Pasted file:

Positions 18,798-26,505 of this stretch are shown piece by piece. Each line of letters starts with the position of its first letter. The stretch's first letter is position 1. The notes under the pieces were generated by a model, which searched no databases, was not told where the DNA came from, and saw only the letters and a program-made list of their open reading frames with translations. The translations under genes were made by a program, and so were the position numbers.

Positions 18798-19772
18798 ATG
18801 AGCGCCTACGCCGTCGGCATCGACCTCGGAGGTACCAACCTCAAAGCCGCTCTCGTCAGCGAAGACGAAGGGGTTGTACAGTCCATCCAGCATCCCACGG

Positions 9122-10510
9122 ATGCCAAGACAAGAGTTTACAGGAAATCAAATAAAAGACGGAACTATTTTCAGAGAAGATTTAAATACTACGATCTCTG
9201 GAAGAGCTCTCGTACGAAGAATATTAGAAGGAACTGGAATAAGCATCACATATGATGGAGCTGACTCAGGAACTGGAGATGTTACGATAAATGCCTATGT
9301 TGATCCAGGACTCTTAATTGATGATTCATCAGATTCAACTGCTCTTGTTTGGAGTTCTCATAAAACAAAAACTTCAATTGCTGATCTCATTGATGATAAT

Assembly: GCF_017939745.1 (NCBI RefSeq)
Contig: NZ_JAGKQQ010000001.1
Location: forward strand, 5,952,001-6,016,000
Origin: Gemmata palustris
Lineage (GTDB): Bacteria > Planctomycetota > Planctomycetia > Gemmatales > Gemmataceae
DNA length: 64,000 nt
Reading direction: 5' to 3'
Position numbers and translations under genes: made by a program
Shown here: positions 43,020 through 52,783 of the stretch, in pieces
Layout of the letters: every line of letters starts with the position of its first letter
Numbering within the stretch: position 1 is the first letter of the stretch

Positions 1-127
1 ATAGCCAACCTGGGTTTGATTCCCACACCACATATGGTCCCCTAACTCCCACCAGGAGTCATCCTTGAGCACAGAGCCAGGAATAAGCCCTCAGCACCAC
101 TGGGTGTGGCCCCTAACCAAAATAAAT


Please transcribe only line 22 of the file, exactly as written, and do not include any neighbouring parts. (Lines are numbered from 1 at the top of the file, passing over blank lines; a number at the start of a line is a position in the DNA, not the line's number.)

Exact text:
101 TGGGTGTGGCCCCTAACCAAAATAAAT